24 January 2011

On Using Reference

When just starting out, artists can find themselves being confused about the various aspects of using reference for their art. A lot of this stems from not understanding what is and isn't "proper ettiquette" in the art realm.

I've met young artists or friends getting started in art who were terrified of using reference because they felt it was "cheating". They'd tell me their goals were to eventually draw so well that they wouldn't need reference. It seemed no matter how much I tried to explain that professional artists use reference all the time, and in fact, the best often use reference the most (James Gurney, for example), my advice went on deaf ears.

They were so caught up in the drama of their art circle, terrified of being accused of either using or not using reference that they had it stubbornly in their heads the only way to combat this was to look at other artist's work as little as possible and reference for what they were drawing even less, if at all.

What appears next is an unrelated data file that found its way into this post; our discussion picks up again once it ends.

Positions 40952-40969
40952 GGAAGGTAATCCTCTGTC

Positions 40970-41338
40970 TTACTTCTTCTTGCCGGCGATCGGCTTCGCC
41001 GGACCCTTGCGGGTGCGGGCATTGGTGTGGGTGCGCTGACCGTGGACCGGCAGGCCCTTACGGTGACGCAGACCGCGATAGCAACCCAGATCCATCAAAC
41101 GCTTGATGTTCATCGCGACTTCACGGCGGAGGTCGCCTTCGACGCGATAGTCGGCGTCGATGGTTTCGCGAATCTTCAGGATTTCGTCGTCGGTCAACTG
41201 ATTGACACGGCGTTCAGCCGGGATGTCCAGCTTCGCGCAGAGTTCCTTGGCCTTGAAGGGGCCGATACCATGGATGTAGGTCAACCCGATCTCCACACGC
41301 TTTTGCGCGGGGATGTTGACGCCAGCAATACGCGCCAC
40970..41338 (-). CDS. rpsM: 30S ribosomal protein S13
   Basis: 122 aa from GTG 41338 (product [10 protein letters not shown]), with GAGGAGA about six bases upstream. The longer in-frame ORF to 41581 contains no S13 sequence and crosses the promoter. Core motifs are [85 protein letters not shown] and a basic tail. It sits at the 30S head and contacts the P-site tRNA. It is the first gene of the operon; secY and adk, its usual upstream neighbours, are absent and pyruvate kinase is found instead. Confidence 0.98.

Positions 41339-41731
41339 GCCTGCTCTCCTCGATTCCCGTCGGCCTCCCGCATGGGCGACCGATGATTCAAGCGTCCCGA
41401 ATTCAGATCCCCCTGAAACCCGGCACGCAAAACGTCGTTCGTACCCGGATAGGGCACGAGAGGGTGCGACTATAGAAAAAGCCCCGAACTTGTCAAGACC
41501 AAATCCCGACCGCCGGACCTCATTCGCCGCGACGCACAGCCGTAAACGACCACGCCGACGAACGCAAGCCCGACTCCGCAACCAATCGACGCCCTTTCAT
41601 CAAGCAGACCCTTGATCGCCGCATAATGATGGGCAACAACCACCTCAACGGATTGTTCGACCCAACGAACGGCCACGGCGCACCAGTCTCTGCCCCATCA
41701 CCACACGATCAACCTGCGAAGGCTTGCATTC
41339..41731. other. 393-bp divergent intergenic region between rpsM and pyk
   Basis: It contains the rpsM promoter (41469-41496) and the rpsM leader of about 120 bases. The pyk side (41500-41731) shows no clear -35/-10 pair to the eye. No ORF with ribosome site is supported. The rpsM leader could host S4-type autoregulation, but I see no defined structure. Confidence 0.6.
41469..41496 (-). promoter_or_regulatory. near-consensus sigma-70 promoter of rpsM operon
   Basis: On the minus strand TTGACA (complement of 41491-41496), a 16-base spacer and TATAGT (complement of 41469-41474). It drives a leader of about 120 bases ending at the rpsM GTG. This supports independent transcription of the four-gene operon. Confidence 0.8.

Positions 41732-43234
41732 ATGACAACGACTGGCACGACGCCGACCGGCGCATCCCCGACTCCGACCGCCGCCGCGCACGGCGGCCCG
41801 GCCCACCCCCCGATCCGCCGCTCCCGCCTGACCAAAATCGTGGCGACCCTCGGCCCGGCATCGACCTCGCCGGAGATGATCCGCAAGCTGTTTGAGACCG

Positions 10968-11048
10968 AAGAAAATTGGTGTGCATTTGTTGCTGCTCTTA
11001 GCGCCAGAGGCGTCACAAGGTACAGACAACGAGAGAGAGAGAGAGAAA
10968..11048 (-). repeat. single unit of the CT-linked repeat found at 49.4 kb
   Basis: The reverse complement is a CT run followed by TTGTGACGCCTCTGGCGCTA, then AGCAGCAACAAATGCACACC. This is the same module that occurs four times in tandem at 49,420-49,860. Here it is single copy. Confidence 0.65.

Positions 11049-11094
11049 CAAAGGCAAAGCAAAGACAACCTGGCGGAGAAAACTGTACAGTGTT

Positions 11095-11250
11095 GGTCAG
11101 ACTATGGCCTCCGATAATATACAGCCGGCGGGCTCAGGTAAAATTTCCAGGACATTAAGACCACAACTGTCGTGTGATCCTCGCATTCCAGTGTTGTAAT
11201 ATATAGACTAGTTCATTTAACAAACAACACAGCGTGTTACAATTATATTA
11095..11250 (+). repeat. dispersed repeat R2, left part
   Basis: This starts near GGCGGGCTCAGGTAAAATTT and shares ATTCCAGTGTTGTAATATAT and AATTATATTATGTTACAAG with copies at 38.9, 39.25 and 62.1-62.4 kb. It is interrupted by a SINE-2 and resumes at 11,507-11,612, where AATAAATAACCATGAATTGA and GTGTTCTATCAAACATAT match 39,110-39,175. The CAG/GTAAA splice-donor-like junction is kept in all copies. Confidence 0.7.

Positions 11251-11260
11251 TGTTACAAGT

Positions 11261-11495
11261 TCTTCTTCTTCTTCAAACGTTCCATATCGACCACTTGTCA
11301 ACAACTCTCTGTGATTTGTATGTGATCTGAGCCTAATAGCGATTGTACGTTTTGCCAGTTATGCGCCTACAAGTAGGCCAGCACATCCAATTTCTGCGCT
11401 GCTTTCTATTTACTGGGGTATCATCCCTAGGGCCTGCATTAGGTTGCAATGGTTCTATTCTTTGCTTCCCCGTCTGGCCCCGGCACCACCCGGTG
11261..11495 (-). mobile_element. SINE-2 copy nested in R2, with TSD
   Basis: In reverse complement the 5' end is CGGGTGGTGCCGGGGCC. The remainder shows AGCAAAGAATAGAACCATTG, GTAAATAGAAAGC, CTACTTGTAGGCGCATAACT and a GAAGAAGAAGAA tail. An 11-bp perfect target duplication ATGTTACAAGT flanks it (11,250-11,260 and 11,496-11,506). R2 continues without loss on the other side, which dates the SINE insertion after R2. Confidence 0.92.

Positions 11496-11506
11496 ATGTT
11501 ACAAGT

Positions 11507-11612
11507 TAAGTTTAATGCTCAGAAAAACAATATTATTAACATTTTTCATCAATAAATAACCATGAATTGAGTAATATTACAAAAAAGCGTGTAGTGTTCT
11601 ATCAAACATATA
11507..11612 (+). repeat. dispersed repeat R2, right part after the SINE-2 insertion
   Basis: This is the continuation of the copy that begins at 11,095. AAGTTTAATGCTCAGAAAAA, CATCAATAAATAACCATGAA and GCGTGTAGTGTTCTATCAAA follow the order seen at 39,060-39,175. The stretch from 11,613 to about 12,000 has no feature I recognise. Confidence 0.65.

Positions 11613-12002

This hurts you as an artist for a multitude of reasons:
  • You stop learning. If you don't draw from life or photos, your brain simply can't remember all the intricacies of an object, leaving you with representational art (ie: a triangle equals a nose like how little kids draw) rather than informed, detailed drawings and paintings.
  • You can't get inspired. Your brain is an amazing thing, it can come up with lots of things all on it's own, but I'd be willing to bet that's based on what you've seen and experienced thus far. Stop experiencing life, reference and art– your imagination runs dry.
  • You're subject to subjective criticism. You will find yourself caring way too much about what "everyone else" thinks about your art. Critique is a wonderful thing, but depending on others to completely validate or invalidate your art is giving everyone else too much power.

What kinds of things were you scared of when you started drawing and posting your art online?

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